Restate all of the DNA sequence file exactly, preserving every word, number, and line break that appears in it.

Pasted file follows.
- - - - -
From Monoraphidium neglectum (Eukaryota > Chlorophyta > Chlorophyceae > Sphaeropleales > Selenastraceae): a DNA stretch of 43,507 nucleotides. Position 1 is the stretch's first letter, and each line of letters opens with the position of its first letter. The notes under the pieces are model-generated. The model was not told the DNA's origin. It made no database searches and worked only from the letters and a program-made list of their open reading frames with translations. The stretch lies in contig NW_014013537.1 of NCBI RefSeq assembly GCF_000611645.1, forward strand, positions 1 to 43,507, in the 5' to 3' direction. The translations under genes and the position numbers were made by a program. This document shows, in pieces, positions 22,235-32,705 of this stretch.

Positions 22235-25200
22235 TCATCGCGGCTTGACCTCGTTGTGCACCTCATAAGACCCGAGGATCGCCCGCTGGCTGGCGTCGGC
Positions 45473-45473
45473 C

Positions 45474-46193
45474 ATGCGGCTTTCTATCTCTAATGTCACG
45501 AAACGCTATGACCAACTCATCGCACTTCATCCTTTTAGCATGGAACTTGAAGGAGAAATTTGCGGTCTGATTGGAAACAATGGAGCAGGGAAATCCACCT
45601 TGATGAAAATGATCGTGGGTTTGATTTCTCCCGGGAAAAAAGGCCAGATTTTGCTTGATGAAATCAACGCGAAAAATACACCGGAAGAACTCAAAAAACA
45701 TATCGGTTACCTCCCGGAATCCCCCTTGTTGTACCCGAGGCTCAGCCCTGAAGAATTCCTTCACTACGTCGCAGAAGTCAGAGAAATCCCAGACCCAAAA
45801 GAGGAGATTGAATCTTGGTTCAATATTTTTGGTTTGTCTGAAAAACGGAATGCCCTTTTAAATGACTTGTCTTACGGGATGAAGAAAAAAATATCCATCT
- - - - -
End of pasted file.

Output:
From Monoraphidium neglectum (Eukaryota > Chlorophyta > Chlorophyceae > Sphaeropleales > Selenastraceae): a DNA stretch of 43,507 nucleotides. Position 1 is the stretch's first letter, and each line of letters opens with the position of its first letter. The notes under the pieces are model-generated. The model was not told the DNA's origin. It made no database searches and worked only from the letters and a program-made list of their open reading frames with translations. The stretch lies in contig NW_014013537.1 of NCBI RefSeq assembly GCF_000611645.1, forward strand, positions 1 to 43,507, in the 5' to 3' direction. The translations under genes and the position numbers were made by a program. This document shows, in pieces, positions 22,235-32,705 of this stretch.

Positions 22235-25200
22235 TCATCGCGGCTTGACCTCGTTGTGCACCTCATAAGACCCGAGGATCGCCCGCTGGCTGGCGTCGGC
Positions 45473-45473
45473 C

Positions 45474-46193
45474 ATGCGGCTTTCTATCTCTAATGTCACG
45501 AAACGCTATGACCAACTCATCGCACTTCATCCTTTTAGCATGGAACTTGAAGGAGAAATTTGCGGTCTGATTGGAAACAATGGAGCAGGGAAATCCACCT
45601 TGATGAAAATGATCGTGGGTTTGATTTCTCCCGGGAAAAAAGGCCAGATTTTGCTTGATGAAATCAACGCGAAAAATACACCGGAAGAACTCAAAAAACA
45701 TATCGGTTACCTCCCGGAATCCCCCTTGTTGTACCCGAGGCTCAGCCCTGAAGAATTCCTTCACTACGTCGCAGAAGTCAGAGAAATCCCAGACCCAAAA
45801 GAGGAGATTGAATCTTGGTTCAATATTTTTGGTTTGTCTGAAAAACGGAATGCCCTTTTAAATGACTTGTCTTACGGGATGAAGAAAAAAATATCCATCT